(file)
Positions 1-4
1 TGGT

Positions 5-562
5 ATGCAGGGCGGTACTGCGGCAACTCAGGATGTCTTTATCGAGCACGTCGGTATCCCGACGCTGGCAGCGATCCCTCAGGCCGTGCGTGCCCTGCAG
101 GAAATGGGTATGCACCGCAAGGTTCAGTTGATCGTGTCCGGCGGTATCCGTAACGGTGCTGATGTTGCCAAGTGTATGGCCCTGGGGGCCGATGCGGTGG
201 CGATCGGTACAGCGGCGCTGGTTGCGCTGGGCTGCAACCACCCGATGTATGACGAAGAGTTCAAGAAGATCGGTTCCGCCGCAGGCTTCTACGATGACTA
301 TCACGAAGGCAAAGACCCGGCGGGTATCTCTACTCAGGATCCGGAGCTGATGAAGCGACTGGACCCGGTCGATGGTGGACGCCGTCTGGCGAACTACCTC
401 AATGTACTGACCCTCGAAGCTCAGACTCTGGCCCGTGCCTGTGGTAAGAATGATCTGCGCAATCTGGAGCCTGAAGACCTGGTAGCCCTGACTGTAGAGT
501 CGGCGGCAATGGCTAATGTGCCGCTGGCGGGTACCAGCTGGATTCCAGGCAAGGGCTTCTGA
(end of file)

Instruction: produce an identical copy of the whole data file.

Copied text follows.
Positions 1-4
1 TGGT

Positions 5-562
5 ATGCAGGGCGGTACTGCGGCAACTCAGGATGTCTTTATCGAGCACGTCGGTATCCCGACGCTGGCAGCGATCCCTCAGGCCGTGCGTGCCCTGCAG
101 GAAATGGGTATGCACCGCAAGGTTCAGTTGATCGTGTCCGGCGGTATCCGTAACGGTGCTGATGTTGCCAAGTGTATGGCCCTGGGGGCCGATGCGGTGG
201 CGATCGGTACAGCGGCGCTGGTTGCGCTGGGCTGCAACCACCCGATGTATGACGAAGAGTTCAAGAAGATCGGTTCCGCCGCAGGCTTCTACGATGACTA
301 TCACGAAGGCAAAGACCCGGCGGGTATCTCTACTCAGGATCCGGAGCTGATGAAGCGACTGGACCCGGTCGATGGTGGACGCCGTCTGGCGAACTACCTC
401 AATGTACTGACCCTCGAAGCTCAGACTCTGGCCCGTGCCTGTGGTAAGAATGATCTGCGCAATCTGGAGCCTGAAGACCTGGTAGCCCTGACTGTAGAGT
501 CGGCGGCAATGGCTAATGTGCCGCTGGCGGGTACCAGCTGGATTCCAGGCAAGGGCTTCTGA